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P-T Girls Coach of the Year: Megyese, MC overcome setbacks

Post-Tribune girls basketball coach year Mike Megyese MIchigan City. | Andy Lavalley~Sun-Times Media

Post-Tribune girls basketball coach of the year Mike Megyese of MIchigan City. | Andy Lavalley~Sun-Times Media

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Updated: February 28, 2013 8:29PM



Michigan City’s girls basketball season was littered with challenges.

Coach Mike Megyese’s team was able to overcome a season-ending knee injury to starter Aubria Clifton in the team’s seventh game, along with a number of disciplinary conflicts as well.

Despite these issues, Megyese — the Post-Tribune’s Girls Basketball Coach of the Year — and his Wolves still managed to find a silver lining among all the setbacks.

The Wolves (18-7) who finished second in the Duneland Athletic Conference to Merrillville during the regular season, managed to upset the previously unbeaten Pirates (21-1) in the second round of the Portage Sectional on their way to winning the sectional title.

Michigan City then nearly upset highly ranked Penn (25-2) in the first round of the Valparaiso Regional, before dropping a 59-55 decision.

“It was a difficult season at times, but well worth it, I think, in the end,” Megyese said. “It was a long process for me and my coaching staff all year. When we held up that sectional trophy, it was a great feeling. It’s a tough sectional. To win it, we felt very proud.”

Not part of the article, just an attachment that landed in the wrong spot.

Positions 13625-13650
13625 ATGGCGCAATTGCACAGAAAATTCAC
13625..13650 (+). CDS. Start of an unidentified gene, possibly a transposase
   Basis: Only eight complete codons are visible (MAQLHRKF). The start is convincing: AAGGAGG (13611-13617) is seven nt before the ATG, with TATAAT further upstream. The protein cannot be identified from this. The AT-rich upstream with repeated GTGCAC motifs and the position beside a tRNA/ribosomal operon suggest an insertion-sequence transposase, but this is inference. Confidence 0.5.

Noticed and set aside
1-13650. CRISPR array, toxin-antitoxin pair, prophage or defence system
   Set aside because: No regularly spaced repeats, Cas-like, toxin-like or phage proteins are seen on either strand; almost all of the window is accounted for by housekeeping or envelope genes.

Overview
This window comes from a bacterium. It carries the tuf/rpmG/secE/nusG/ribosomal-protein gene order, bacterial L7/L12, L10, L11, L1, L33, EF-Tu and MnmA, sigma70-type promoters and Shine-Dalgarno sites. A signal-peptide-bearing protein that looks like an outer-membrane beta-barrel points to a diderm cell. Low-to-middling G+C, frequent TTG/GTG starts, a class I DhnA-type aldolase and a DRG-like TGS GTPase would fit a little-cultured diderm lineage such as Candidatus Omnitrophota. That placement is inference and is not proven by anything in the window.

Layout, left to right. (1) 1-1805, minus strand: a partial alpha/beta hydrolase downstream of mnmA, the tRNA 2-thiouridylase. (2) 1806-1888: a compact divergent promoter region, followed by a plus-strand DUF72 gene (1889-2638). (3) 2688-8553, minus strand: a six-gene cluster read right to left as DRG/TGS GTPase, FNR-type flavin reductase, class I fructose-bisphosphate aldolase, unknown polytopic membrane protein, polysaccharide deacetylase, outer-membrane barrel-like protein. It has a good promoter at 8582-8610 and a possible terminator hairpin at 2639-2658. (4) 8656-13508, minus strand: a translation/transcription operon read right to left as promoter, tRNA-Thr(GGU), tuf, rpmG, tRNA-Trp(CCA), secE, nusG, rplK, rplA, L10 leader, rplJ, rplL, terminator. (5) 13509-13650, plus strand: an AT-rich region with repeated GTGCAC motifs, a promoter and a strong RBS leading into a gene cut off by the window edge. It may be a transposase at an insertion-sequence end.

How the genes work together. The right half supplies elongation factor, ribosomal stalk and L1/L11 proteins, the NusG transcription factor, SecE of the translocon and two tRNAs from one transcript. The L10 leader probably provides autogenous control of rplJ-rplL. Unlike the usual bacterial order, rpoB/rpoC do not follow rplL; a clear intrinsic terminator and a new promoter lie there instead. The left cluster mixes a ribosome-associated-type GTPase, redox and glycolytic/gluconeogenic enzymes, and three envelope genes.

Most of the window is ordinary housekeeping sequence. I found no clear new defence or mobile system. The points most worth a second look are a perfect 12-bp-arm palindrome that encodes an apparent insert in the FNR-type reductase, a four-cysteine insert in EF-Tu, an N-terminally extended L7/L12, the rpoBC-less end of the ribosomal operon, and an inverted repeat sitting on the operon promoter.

The Wolves managed to accomplish one of their goals — winning the sectional — even though they were without Clifton 18 games.

Aubria Smith missed four games with a hyper-extended right knee suffered against LaPorte, while talented junior Keyshana Cooper sat out a total of four games — serving a pair of one-game suspensions for violating team rules — and a two-game suspension for violating school rules.

“I love my team and I love my kids,” Megyese said. “They do things I don’t like at times. I’m sure they don’t like things I do at times, too. That’s part of being a family. Hopefully, in the end, they love you for it. I just want to make sure they’re doing the right things on and off the court. That’s more important to me than winning ball games. If the kids learned something from their mistakes, that’s good, because that’s what it’s all about. It’s all about the kids.”

Some of the players appreciate the way Megyese handled things this season.

“He let us play our game,” Smith said. “He doesn’t set limits on our ability. He lets our talents and abilities speak for themselves and lets the game come to us.”

Clifton liked what she saw.

“I think the hatred some people have towards him motivates him to teach us even better,” she said. “He’s very cocky. His attitude towards things sometimes gets under people’s skin. He’s a very different type of person, and a very different type of coach. I like him, because when I was hurt, he was always there for me. He loves us like we’re family. He’s there for us all the time. He has a positive attitude toward everything.”

Jameka Collins said Megyese seemed to push the right buttons.

“I thought he did a real nice job picking our starting lineup when we didn’t have our regulars, like Clifton or Cooper in there,” she said. “He’s a good coach. He’s hard on us in practice and is very demanding.

His personality and attitude changes — even during the course of a practice. He wants us to always go hard and be the best we can.”

Megyese credited associate head coach, Dan Libertowski, along with assistants Ben Volheim, Jeff DeMass, Doug Robertson, and Rick Gerron, for making the season successful.

“They’ve all been there working with me,” Megyese said. “We’re one complete staff. Those guys do a lot for me and they deserve a lot of credit for what we’ve achieved and everything we do.”



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